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Thai Scholar Program

Royal Thai Scholars
 The Exeter Bulletin, December 2001

Exeter is fortunate ... in welcoming two Royal Thai Scholars to campus for a year of post-graduate study before they go on to American colleges. To help educate American hosts about the program, the Thai government supplies each scholar with the description and brief history of the Thai Scholars program which is printed here.

The King's Scholarship program was initially set up by King Rama V of Thailand in 1897 to gather western skills and knowledge appropriate for the development of his nation. Thailand was the only colonial nation in Southeast Asia able to retain its independence from the imperial domination of the 19th and 20th centuries. The King was anxious to maintain that freedom. As he considered the issues, he decided that the development of the nation and the new knowledge of his time, especially regarding science and technology, went hand-in-hand. Therefore, King Rama V selected young people to go to Western universities to bring back their learning to Thailand. He also established universities within his own country.

The program has expanded and developed over the years. The scholars are no longer selected solely by the King, but achieve this honor based upon merit. The Civil Service Commission of the Royal Thai government administers nation-wide, highly competitive exams. The results of these tests determine who will be awarded the scholarships offered for that year. All graduating high school students who have achieved an A average are eligible to take the exams. The students choose which scholarships they seek at the time they take the test. Based upon the results of the exam and an interview for the highest-ranking candidates, the Scholars are selected. They are clearly exceptional young men and women—the best and brightest of Thailand.



Different types of scholarships have also emerged based upon the needs of this newly industrialized country. Some continue to be designated as King’s Scholars. They may study whatever they wish in the categories of science or the humanities. The specific category or categories are determined at the time of selection. This scholarship supports the student through his or her undergraduate years and requires only that the student spend time working in Thailand.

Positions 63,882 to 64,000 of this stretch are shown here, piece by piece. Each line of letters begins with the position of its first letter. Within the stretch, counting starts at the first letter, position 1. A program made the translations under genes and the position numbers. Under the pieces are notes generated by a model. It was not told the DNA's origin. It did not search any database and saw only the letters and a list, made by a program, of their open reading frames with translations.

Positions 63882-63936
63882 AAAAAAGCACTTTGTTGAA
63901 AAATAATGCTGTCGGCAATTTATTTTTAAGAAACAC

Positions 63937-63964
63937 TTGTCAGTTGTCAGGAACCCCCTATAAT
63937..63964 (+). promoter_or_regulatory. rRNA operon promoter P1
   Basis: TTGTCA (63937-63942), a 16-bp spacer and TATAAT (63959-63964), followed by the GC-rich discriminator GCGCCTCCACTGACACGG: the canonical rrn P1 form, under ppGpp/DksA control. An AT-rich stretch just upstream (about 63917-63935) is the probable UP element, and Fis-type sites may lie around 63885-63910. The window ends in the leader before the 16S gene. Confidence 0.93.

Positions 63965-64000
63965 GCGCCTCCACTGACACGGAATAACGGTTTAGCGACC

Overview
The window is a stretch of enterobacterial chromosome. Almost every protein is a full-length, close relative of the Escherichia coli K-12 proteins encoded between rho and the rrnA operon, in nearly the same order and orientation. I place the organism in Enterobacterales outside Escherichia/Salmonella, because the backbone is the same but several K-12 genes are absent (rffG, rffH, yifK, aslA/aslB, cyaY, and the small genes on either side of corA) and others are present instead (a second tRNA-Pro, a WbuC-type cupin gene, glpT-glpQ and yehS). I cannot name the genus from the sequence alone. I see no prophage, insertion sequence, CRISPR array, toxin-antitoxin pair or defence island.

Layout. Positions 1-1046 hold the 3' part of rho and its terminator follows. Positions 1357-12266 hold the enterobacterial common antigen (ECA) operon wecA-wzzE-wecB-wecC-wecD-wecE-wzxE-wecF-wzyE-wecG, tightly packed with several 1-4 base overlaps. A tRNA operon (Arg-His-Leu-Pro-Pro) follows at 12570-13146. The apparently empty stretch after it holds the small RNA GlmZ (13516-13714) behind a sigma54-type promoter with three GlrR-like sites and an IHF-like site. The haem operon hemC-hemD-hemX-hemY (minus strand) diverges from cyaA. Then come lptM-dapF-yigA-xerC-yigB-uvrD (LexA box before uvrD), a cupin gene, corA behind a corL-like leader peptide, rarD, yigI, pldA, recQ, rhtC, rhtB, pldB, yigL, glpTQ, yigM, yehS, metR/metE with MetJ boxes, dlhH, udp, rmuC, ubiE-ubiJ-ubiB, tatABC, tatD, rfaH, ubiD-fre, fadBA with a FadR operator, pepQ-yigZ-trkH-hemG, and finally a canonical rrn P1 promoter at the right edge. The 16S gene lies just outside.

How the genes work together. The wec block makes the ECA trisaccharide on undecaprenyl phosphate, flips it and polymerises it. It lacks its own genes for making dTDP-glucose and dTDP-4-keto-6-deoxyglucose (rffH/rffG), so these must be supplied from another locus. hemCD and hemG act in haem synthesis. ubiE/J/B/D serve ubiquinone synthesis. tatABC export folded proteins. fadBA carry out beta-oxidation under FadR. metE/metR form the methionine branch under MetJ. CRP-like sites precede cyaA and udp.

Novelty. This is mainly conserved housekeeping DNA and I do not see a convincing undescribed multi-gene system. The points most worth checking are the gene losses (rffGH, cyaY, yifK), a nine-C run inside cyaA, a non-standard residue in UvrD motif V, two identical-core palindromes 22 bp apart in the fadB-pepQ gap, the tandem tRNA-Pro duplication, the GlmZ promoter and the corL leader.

Other scholarships, which come from various ministries and agencies in the government, are more specific in their requirements. The Civil Service Commission, the Ministry of Foreign Affairs, The Ministry of Science, Technology, and the Environment, the Bank of Thailand and Royal Thai Air Force are among those who offer scholarships. Having determined their long-range needs, these organizations direct their scholars to gain the precise expertise that their organization requires. Unlike the King's Scholars, these scholars are supported through graduate school.

For each year of education, the students, other than the King's Scholars, are expected to serve their sponsoring organization for two years, which can mean making a twenty-five to thirty year commitment to Thailand. Often they become university professors or research scientists and all become leaders in their fields and within their sponsors’ organizations.

In 1992, the Office of Educational Affairs of the Royal Thai Embassy concluded that the scholars who came to the United States would benefit from an orientation to American culture and the American educational system. The original program began in the spring of 1993 at Wyoming Seminary in Kingston, Pennsylvania, and was designed by the Global Development Studies Institute. In the years following 1993, an additional session on writing and college guidance was developed at Brewster Academy in Wolfeboro, New Hampshire.

The achievement of these students in their boarding schools and colleges over the years has certainly justified the faith American educational institutions have had in them. Their many and diverse contributions to the development and growth of Thailand has confirmed the vision of King Rama V.


Excerpt from The Exeter Bulletin, December 2001